Springbok Hunting in Africa

Interesting facts about the springbok

  • Springbok is one of the fastest animals on the planet. It can reach a speed of 60 miles per hour.
  • The springbok has a pocket-like, flap of skin on the rump which conceals a white crest. The erected flap of skin and exposed white crest can be seen whenever springbok detects predators. The white crest sends message to other members of the group.
  • Springbok has long, pointed ears, long neck and slender body. Lyre-shaped horns can be seen both in males and females (they are longer and thicker in males).
  • Springbok is herbivore (plant-eater). Its diet is based on grass, leaves, flowers, roots and tubers.
  • Natural enemies of springboks are cheetahs, leopards, hyenas and lions.
  • Springboks form a few types of herds: mixed herds (one dominant male with numerous females and their offspring), nursery herds (females and infants) and bachelor herds (young males).
  • Springboks can mate all year round. Most babies are born during the rainy season when food is abundant.
  • Pregnancy in females lasts 5 to 6 months and ends with one baby which remains hidden in the bush or tall grass during the first few days of its life. At the age of 3 to 4 weeks, young springbok joins a nursery herd with its mother.
  • Springbok depends on the mother's milk until the age of 6 months. Females often stay within their native herds, while males leave the herds at the age of 6 to 12 months to join bachelor herds.
  • Females reach sexual maturity at the age of 1 year, males at the age of 2 years
  • Springbok can survive up to 10 years in the wild.

The difference between a male and female springbok

The male springbok has thicker and heavier horns when compared with the female and is slightly heavier with a thicker neck.

Springbok male with thicker horns

Springbok Male

Springbok female with thinner horns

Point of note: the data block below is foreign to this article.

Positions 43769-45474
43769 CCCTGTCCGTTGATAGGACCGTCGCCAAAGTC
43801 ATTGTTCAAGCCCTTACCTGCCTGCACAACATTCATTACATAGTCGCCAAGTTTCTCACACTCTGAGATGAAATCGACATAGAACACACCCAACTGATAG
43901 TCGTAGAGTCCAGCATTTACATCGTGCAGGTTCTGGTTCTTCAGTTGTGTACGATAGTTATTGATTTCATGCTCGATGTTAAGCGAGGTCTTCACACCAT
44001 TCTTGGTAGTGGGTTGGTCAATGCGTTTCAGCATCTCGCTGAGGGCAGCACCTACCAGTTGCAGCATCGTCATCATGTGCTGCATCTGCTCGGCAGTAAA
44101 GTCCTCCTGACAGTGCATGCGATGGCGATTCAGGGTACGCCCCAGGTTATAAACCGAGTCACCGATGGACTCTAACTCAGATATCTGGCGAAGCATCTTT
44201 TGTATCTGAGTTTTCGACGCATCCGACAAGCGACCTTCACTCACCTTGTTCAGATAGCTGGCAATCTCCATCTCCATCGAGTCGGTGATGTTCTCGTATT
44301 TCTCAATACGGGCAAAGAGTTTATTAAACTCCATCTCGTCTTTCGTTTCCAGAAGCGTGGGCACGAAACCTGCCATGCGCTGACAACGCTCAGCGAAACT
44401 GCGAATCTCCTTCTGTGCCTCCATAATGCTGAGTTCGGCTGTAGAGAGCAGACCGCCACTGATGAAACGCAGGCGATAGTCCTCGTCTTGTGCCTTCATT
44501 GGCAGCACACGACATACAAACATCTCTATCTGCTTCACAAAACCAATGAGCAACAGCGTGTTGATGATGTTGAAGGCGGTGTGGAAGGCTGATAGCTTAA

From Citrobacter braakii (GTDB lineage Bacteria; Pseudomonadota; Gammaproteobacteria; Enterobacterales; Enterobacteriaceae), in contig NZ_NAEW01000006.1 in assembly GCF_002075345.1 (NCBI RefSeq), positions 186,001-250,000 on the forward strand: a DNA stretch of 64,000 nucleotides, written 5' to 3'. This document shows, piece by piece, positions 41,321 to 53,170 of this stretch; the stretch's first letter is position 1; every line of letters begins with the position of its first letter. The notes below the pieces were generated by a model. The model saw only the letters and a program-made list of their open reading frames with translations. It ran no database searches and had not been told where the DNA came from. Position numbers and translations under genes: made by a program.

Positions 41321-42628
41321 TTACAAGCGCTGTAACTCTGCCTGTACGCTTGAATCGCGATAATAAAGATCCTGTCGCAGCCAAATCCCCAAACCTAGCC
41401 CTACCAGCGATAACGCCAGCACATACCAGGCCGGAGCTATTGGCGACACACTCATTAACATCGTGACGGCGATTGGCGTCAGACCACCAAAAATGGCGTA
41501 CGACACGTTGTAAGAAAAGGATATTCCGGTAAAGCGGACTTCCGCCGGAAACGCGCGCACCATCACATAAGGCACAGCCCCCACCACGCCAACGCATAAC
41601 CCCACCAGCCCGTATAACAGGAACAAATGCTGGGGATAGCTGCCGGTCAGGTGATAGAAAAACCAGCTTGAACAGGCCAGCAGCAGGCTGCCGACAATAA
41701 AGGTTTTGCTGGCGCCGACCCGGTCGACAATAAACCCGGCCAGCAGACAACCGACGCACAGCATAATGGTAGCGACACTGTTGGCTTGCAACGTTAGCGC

Springbok Female

Springbok jumping for joy

Springbok Prancing

Background information for African Springbok Hunting

Springbuck inhabits the dry areas of south and southwestern Africa and is mainly found on the open plains. Springbok are mainly active around dawn and dusk.

Activity is influenced by the weather; springbok can feed at night in hot weather, and at midday in colder months. They rest in the shade of trees or bushes and often bed down in the open when the weather is cooler. The mixed-sex herds or harems have a roughly 3:1 sex ratio; bachelor individuals are also observed.

The springbok is a slender antelope with long legs and neck. Both sexes reach 28 inches at the shoulder with a head-and-body length typically between 47 and 59 inches. The weights for both sexes range between 45 and 55 pounds.

Both sexes have a pair of black, 10 - 15-inch-long horns that curve backwards. The springbok is characterized by a white face, a dark stripe running from the eyes to the mouth, a light-brown coat marked by a reddish-brown stripe that runs from the upper foreleg to the buttocks across the flanks and a white rump flap.

Springbok trophy ram. Where to place your shot when springbok hunting in Africa

Shot Placement for Springbok Hunting

Springbok Hunting in South Africa

Your springbuck ram trophy should have an average shoulder height of around 28 inches, weigh about 50 pounds and have a horn length of approximately 12 inches. The Safari Club International score for a springbok is 31. This is measured by adding the length of each horn as well as the circumference of the bases.

The springbok is the national emblem of the Republic of South Africa. The name of this antelope comes from the Afrikaans word "spring" which means to jump. It’s very unique trait of “prancing” (see below), will make you understand why our ancestors gave it this specific name.

The trophy quality lies within the width of the bases, the overall length and the hooks/curls on the tips. A great trophy to hunt while on safari and a must for any collector interested in collecting all four springbok color variations. Springbok are fast sprinters.  Interesting jumping behavior can be observed during and after the rare rainfalls in the Kalahari. It is believed that for the joy of living, the animals jump up and down like bouncing balls, stretching their front and rear legs simultaneously and bending their heads down (called 'prancing').

Springbok are shot mainly in the open plains and stalks can be tricky. Sometimes a longer shot will be required.

Where to place your shot when Springbok hunting in Africa. Vital organs of a Springbok for shot placement

Springbok vital organs for shot placement